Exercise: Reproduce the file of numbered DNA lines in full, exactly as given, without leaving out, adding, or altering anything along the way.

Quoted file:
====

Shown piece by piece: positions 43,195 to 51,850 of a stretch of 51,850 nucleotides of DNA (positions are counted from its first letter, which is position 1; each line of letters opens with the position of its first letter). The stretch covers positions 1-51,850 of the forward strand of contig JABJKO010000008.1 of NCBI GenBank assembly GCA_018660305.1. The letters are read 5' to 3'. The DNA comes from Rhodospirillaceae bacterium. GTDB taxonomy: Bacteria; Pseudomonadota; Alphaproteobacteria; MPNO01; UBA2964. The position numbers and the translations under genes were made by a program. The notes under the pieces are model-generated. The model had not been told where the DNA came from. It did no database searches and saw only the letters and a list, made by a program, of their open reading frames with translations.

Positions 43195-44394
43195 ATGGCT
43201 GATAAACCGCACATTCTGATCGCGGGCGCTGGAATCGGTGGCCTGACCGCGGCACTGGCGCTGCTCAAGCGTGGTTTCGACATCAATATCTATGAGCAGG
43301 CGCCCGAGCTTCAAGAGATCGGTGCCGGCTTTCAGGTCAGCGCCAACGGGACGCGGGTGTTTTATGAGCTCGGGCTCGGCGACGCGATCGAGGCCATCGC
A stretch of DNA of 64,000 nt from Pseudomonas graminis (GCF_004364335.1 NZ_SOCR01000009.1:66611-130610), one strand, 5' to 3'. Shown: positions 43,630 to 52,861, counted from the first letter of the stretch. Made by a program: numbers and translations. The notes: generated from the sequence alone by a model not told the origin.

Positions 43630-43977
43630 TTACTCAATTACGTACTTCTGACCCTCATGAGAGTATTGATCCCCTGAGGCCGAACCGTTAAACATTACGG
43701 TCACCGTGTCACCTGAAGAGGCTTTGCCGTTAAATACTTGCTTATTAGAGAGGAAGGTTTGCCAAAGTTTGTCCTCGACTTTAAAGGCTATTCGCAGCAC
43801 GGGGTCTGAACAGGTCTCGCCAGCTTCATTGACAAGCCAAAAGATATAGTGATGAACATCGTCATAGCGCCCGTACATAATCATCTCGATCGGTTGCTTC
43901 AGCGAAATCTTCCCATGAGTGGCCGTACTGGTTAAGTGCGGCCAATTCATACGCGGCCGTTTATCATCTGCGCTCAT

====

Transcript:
Shown piece by piece: positions 43,195 to 51,850 of a stretch of 51,850 nucleotides of DNA (positions are counted from its first letter, which is position 1; each line of letters opens with the position of its first letter). The stretch covers positions 1-51,850 of the forward strand of contig JABJKO010000008.1 of NCBI GenBank assembly GCA_018660305.1. The letters are read 5' to 3'. The DNA comes from Rhodospirillaceae bacterium. GTDB taxonomy: Bacteria; Pseudomonadota; Alphaproteobacteria; MPNO01; UBA2964. The position numbers and the translations under genes were made by a program. The notes under the pieces are model-generated. The model had not been told where the DNA came from. It did no database searches and saw only the letters and a list, made by a program, of their open reading frames with translations.

Positions 43195-44394
43195 ATGGCT
43201 GATAAACCGCACATTCTGATCGCGGGCGCTGGAATCGGTGGCCTGACCGCGGCACTGGCGCTGCTCAAGCGTGGTTTCGACATCAATATCTATGAGCAGG
43301 CGCCCGAGCTTCAAGAGATCGGTGCCGGCTTTCAGGTCAGCGCCAACGGGACGCGGGTGTTTTATGAGCTCGGGCTCGGCGACGCGATCGAGGCCATCGC
A stretch of DNA of 64,000 nt from Pseudomonas graminis (GCF_004364335.1 NZ_SOCR01000009.1:66611-130610), one strand, 5' to 3'. Shown: positions 43,630 to 52,861, counted from the first letter of the stretch. Made by a program: numbers and translations. The notes: generated from the sequence alone by a model not told the origin.

Positions 43630-43977
43630 TTACTCAATTACGTACTTCTGACCCTCATGAGAGTATTGATCCCCTGAGGCCGAACCGTTAAACATTACGG
43701 TCACCGTGTCACCTGAAGAGGCTTTGCCGTTAAATACTTGCTTATTAGAGAGGAAGGTTTGCCAAAGTTTGTCCTCGACTTTAAAGGCTATTCGCAGCAC
43801 GGGGTCTGAACAGGTCTCGCCAGCTTCATTGACAAGCCAAAAGATATAGTGATGAACATCGTCATAGCGCCCGTACATAATCATCTCGATCGGTTGCTTC
43901 AGCGAAATCTTCCCATGAGTGGCCGTACTGGTTAAGTGCGGCCAATTCATACGCGGCCGTTTATCATCTGCGCTCAT